Long considered to be the worst poet ever to come from the British Isles, Colin Gilfeather Millaney was born in Yorkshire, England, in 1850. His father, Glenpaithe “The Butcher” Millaney, was a part-time pick-pocket and confidence man, while his mother, Constant Patience, was a chicken plucker. Millaney had no formal training, no ear nor any real aptitude toward poetry, however he showed a profound proclivity for whining at an early age and composed (what he called) his first poem, “More Milk Please Mother”, at the age of five. His maternal grandmother, known only as Boot, did not approve of Colin’s preoccupation with “poetry” and she would beat the child anytime he attempted a rhyming couplet, or used dramatic irony. It is said that she especially disliked limericks. Duly chastised, Millaney abandoned–and forgot–about poetry, and he did not take it up again until several decades later, and even then, against his will.
While his poetry was generally reviled by the public, and he was frequently assaulted both in the streets and at recitals with rotten vegetables, he did have some degree of success with his book of rhymes published in London by Peter Barnard Books in 1919. Entitled “Out Of Me Head”, the book sold well, mostly to people who purchased it for kindling, or toilet paper (it did not hurt matters that Peter Bernard also ran a timber mill). The Times of London called it “less a book of poems and more a litany of complaints set to rhyme.” Poems include: “Old Bastard Sun”, “The New Livery Stable Has Blocked My View Of The Meadow”, “Barman, Give Me My Change”, “Who Stole My News-Paper?” and “The Stone in the Road”, which recounted his tripping on a small onyx stone in the street, injuring his knee, and issuing a harsh tongue-lashing at the man to whom the stone belonged.
As stated, Millaney’s recitals were often dangerous affairs where refuse and verbal assaults flew like flies around a dung heap. Millaney soon had to take to carrying an umbrella with him where ever he traveled, rain or shine, simply to defend himself from hurled garbage. Despite the utter disregard – and often-times outright violent – public response to his verse, Millaney never lost faith in the fact that he’d been touched by the Muse, and that he was simply misunderstood in his time. He was so devoted to his Muse that he often would forget to bathe or wash his clothing, and was arrested on more than one occasion for vagrancy. He moved to Liverpool in his early twenties, under somewhat cloudy circumstances, where he met and married Edith Vile, an illiterate scrub-woman, who devoted her life to taking care of “her Colin.”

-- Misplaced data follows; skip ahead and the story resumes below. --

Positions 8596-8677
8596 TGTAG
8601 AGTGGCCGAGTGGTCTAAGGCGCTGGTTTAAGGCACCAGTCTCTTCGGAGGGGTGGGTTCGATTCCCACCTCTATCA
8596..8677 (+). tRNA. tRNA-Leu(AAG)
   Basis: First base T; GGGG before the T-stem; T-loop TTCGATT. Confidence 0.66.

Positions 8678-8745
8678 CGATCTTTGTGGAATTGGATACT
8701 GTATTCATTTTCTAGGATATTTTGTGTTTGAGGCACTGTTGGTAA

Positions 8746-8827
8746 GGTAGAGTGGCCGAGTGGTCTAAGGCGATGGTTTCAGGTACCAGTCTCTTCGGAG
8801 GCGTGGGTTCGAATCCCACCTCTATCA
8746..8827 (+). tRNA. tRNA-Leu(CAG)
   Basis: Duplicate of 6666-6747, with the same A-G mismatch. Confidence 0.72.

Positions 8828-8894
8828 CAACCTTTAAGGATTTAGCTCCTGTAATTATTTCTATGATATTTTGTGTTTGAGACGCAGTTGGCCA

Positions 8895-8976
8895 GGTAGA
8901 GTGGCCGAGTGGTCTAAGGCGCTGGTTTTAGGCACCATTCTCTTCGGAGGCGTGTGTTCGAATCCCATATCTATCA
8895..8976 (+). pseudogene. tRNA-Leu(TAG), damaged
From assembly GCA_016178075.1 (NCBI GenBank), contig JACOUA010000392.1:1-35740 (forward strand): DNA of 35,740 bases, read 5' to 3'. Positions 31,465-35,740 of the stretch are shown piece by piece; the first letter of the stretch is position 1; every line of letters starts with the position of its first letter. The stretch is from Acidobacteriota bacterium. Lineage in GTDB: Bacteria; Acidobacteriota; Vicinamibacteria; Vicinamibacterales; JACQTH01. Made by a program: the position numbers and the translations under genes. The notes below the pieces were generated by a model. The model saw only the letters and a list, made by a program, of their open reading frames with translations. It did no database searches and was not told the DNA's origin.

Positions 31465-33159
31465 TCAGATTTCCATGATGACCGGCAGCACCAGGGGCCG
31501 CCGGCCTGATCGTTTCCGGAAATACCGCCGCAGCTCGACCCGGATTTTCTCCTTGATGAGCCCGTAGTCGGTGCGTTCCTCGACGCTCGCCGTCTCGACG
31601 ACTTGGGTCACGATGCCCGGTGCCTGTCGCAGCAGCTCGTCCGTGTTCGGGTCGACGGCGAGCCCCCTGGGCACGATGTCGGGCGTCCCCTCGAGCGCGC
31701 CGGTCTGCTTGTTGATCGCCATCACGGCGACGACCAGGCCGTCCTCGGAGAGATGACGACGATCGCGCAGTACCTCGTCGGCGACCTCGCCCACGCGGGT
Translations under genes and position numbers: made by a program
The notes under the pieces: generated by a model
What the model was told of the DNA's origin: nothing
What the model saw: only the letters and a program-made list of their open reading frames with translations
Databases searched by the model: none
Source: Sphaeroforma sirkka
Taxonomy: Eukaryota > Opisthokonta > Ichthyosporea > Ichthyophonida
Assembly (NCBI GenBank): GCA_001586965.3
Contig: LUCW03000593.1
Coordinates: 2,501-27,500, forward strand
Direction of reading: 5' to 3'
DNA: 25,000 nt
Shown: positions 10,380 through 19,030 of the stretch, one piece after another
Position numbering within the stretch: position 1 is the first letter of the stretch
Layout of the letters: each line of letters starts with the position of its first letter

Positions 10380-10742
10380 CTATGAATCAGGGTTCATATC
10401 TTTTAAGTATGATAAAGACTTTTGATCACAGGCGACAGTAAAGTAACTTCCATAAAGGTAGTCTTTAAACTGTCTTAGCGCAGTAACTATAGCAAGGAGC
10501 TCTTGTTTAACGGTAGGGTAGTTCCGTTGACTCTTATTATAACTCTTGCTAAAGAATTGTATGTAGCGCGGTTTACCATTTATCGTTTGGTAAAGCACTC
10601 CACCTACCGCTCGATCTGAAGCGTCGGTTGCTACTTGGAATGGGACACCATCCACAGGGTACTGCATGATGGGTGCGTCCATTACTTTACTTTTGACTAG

Their marriage was a happy one despite the fact that Millaney was often distant and cold towards her. “Oh do be quiet woman! I must always be attuned to the gentle whisperings of my Muse,” he would often scold her. From all accounts, Edith was a long-suffering companion who worked hard to support the family, and was his fiercest defender against all accusations about the quality of Millaney’s poetry. “I’m just a simple soul,” she is rumored to have said, “I don’t understand poetry or free verse, or haiku or iambic pentameter, or memoriam stanza, or Horatian Ode or nothin’ like that – but I love me my man, and I stand by him – and I’ll put my boot up your dirt box if you speak ill of him!” It’s not known if Millaney ever held a proper job, although papers do list him as having received five pound/ten shilling in 1903 for “services rendered” at Her Majesty’s Human Reproductive Assurance Facility.
Millaney was deemed unfit to serve in the British army in its fight during World War One, and so he spent the first few years of the war penning anti-war poems and opinion pieces to the newspapers denouncing the war, as it caused a shortage of paper which he needed to pen his anti-war poems and opinion pieces. A surprising event occurred in 1919, when Millaney was invited to tour the United States to read from “Out Of Me Head”, which had somehow found an American publisher. This ended in tragedy however: due to a mix-up at the publishing house it seems that the poems contained within the book belonged not to Millaney, but to a fledgling young poet named Edna St. Vincent Millay. Although the event did procure him a writing assignment (penning a slogan for Pabst Beer), a humiliated Millaney returned to England and, for the most part, was never heard-from again.
In 1932, after his death (at the age of 82) from a rare nail disease, twenty-eight boxes filled with his “complaints set to verse,” various op-ed pieces and artistic scribblings were discovered in the attic of his Liverpool home, which had been condemned by the city council.
– Jim Yoakum, Archivest of the Colin Millaney Trust
(c) 2017 Jim Yoakum
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PS: This is a humor site. Colin Millaney does not, and never did, exist except in my fevered imagination.